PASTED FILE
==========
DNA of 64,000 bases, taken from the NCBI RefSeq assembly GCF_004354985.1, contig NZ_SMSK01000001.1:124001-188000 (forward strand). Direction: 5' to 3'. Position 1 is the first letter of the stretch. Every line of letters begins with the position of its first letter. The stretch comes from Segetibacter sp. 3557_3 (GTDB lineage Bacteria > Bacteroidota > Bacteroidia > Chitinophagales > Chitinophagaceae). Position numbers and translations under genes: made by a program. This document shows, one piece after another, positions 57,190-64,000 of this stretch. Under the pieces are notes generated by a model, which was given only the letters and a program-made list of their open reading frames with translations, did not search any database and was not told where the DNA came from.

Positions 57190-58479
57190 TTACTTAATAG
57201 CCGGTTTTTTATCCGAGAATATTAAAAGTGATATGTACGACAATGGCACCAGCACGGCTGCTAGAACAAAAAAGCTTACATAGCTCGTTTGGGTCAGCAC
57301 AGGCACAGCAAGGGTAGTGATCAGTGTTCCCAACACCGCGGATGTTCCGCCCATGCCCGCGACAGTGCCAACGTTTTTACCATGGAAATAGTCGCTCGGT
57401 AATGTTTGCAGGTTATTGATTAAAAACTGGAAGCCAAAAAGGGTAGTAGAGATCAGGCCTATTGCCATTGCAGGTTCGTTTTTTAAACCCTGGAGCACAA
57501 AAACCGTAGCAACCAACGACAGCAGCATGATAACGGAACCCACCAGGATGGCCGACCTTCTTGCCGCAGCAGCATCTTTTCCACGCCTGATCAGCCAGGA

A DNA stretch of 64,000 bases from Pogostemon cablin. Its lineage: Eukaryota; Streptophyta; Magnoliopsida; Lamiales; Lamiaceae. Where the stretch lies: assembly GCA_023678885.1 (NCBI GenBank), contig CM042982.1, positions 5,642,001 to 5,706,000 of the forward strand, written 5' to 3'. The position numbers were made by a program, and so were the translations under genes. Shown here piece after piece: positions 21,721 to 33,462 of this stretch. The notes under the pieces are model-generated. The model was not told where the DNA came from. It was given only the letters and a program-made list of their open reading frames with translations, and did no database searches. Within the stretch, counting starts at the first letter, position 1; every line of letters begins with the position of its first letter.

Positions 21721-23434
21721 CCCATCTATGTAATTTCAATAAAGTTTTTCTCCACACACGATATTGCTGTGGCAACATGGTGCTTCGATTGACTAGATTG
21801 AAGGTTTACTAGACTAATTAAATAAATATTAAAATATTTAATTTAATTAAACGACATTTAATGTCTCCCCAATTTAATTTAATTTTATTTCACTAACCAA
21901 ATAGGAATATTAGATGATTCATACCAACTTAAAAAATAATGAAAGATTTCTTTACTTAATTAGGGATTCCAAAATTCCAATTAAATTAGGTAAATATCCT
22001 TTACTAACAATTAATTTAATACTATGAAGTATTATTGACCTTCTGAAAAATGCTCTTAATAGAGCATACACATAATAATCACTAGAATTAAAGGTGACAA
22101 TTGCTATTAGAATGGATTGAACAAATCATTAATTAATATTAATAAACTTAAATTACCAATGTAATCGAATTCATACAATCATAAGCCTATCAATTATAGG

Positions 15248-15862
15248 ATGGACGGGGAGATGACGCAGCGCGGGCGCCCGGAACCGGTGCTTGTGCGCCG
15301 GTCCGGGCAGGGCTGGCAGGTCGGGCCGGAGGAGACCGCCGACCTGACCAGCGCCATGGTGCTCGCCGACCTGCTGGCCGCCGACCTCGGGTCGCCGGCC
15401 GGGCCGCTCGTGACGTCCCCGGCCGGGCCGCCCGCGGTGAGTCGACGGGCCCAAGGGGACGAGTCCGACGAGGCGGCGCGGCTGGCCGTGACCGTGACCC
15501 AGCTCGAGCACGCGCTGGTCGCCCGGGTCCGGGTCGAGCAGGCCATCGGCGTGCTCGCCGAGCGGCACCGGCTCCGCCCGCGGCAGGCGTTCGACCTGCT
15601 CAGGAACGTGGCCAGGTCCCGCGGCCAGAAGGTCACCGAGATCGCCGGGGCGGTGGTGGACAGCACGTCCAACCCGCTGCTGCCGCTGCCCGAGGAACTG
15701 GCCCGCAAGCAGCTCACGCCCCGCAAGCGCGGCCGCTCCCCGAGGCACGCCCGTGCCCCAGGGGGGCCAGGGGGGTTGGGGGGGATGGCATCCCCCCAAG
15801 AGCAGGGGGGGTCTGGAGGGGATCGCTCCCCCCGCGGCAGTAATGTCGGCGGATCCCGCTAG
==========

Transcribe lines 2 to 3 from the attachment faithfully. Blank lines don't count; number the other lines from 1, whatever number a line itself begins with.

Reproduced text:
Positions 57190-58479
57190 TTACTTAATAG